More Structural Thoughts

Another issue I’m running into with my Nano is my structural beats, or acts, or whatever you want to call them.

You see, when I plotted Nano this year I tried a new technique. In the past I have phase outlined, which consists of basically making a bullet point list of what happens in order. This generally works well for me, and is especially useful when I have multiple viewpoint characters that directly affect one another, because it helps me keep track of what’s happening overall and also what’s happening in relation to the other character.

But I find it hard to phase outline an entire novel (it is an excellent technique for short stories and I highly recommend it) if I don’t already have a draft of said novel under my belt. It’s an excellent tool for sharpening things up. But a whole novel is a lot of work to phase outline otherwise.

So, for this book I decided to outline by tentpoles. In story structure terminology, a tentpole or a milestone is a major event, typically that divides your acts if you’re using a 3-Act Structure (or a 4-Act, or I suppose any number of acts). Depending on who you talk to, there can be a variety of numbers of tentpoles, but normally you have one 10-25% through your novel (sometimes called the Inciting Incident) and another one 75%-90% through the denotes the start of the climax. (That one probably has a fancy name too, but I’m blanking on it.)

Aside from those two, I’ve also got a midpoint tentpole, and I’ve got all three set up for both of my main plots.

So, for the first time ever, I’ve gotten somewhere, thought to myself, “Oh, I should hit such and such plot point, that would be fun,” and then had to back up and realize that it’s not time for that yet.

So it should be interesting, at the end of this draft, to see if my story is more sound structurally because I had my tentpoles in places before I stuck them in during editing.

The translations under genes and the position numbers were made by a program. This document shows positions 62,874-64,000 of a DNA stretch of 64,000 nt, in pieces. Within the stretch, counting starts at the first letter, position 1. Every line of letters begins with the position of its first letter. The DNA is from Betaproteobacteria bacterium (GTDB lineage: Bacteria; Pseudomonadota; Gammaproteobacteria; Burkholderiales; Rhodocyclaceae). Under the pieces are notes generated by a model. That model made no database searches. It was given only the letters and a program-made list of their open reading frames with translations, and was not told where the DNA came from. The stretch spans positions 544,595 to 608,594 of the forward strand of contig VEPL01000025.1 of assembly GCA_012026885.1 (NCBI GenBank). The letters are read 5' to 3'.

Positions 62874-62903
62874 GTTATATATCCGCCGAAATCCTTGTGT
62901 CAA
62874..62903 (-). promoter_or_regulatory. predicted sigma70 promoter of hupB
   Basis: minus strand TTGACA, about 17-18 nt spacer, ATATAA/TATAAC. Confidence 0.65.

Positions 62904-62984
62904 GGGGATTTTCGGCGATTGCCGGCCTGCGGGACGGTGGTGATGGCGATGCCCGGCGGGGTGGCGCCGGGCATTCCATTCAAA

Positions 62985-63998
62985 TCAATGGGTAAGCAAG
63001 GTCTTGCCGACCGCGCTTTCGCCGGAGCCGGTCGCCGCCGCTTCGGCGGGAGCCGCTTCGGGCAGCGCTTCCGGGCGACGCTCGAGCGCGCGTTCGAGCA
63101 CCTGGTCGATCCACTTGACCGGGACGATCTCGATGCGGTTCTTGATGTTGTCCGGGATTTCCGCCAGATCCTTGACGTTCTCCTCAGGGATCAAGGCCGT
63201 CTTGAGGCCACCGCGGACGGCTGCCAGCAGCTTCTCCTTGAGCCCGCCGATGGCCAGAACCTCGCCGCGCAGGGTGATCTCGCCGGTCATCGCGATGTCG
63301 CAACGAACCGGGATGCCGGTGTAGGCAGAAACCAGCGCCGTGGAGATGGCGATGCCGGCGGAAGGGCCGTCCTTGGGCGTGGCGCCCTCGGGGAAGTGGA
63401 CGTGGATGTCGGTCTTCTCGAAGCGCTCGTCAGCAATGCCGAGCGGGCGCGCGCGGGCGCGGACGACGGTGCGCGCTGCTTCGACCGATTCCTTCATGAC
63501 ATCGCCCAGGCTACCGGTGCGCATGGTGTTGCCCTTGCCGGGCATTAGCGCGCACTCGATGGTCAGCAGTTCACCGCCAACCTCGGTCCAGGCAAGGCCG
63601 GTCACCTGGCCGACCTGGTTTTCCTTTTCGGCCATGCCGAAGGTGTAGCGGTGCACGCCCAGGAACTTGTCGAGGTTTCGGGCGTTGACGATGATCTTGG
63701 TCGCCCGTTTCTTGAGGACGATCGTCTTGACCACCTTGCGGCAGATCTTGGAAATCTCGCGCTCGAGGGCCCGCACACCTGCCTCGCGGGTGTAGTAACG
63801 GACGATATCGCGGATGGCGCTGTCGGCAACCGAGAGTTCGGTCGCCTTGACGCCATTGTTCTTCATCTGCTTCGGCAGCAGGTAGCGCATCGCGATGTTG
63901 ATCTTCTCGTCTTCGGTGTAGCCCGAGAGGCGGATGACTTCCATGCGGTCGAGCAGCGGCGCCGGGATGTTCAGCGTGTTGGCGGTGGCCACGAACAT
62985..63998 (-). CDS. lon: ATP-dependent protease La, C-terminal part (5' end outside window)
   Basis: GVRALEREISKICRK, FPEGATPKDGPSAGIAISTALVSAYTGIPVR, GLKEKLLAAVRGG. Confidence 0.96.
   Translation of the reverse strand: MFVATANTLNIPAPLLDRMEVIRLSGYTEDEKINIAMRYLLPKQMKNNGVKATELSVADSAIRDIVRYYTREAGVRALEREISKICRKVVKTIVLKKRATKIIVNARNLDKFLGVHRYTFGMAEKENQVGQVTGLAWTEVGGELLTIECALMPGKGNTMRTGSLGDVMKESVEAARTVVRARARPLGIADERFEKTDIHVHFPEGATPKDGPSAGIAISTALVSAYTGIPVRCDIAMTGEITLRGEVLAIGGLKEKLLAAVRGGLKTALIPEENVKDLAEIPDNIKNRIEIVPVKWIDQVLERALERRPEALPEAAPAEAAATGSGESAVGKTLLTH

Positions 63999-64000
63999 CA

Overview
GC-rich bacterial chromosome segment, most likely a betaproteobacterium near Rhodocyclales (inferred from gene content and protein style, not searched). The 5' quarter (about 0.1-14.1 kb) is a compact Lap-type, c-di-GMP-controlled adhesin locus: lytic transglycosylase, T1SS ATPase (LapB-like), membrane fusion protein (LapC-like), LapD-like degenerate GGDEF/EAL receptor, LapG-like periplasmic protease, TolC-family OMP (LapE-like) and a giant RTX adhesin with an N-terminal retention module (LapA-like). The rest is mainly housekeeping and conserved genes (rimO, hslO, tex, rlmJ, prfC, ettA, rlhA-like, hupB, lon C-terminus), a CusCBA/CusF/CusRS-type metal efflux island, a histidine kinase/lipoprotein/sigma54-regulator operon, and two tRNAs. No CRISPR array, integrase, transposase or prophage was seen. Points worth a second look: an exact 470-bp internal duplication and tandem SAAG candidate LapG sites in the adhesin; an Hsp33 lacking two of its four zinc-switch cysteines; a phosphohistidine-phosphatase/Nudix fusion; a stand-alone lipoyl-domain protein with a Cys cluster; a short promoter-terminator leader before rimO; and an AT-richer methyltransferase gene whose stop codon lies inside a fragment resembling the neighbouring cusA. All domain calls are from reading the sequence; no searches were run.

Anything interesting happening on your ends, Squiders?

Playing with Structure

I’ve always thought that Nano is a great time to try something new–new structure, new genre, new chronology, whatever–because I feel the format of Nano forces you to keep going where, at other times of year, you might turn back from something new because it’s too different, or because you feel like you aren’t doing it justice.

A lot of the Nano options I was considering for the year would have been “new” in some way, but the ones I narrowed it down to the end had differences in structure that were new to me. And maybe some of them would have been too complex to try during Nano. Or maybe everything would have been fine. Who knows? It’s all moot because I’m not writing those stories at the moment.

The new structure my space dinosaur story has going for it is that it’s composite cast. Most things I’ve written in the past either had a small cast of characters, or a larger cast of characters, of which only a few are truly important. This is the first time where I have a large cast where everyone is of equal importance.

So how do you write a book where you’ve got eight main characters?

Well, in this case, since this is the first book of a series, not everyone has to be equal in this case. So I picked the three characters most affected by the plot to use as viewpoint characters, and, for the first time ever, I’m not numbering my chapters.

(Well, I mean, Hidden Worlds doesn’t have chapters, it has parts, but that’s kind of its own beast in general.)

So I’m 27K in and have no idea how many chapters I have. Some of them are really short, 1000 words or so. They’re just labeled by character. In some ways, it’s kind of freeing, like I’ve loosened the bonds of the dreaded chapters and can do whatever I want.

And sometimes I feel kind of adrift.

But I do think it’s good to try new things, and I can always go back and change structure later if necessary.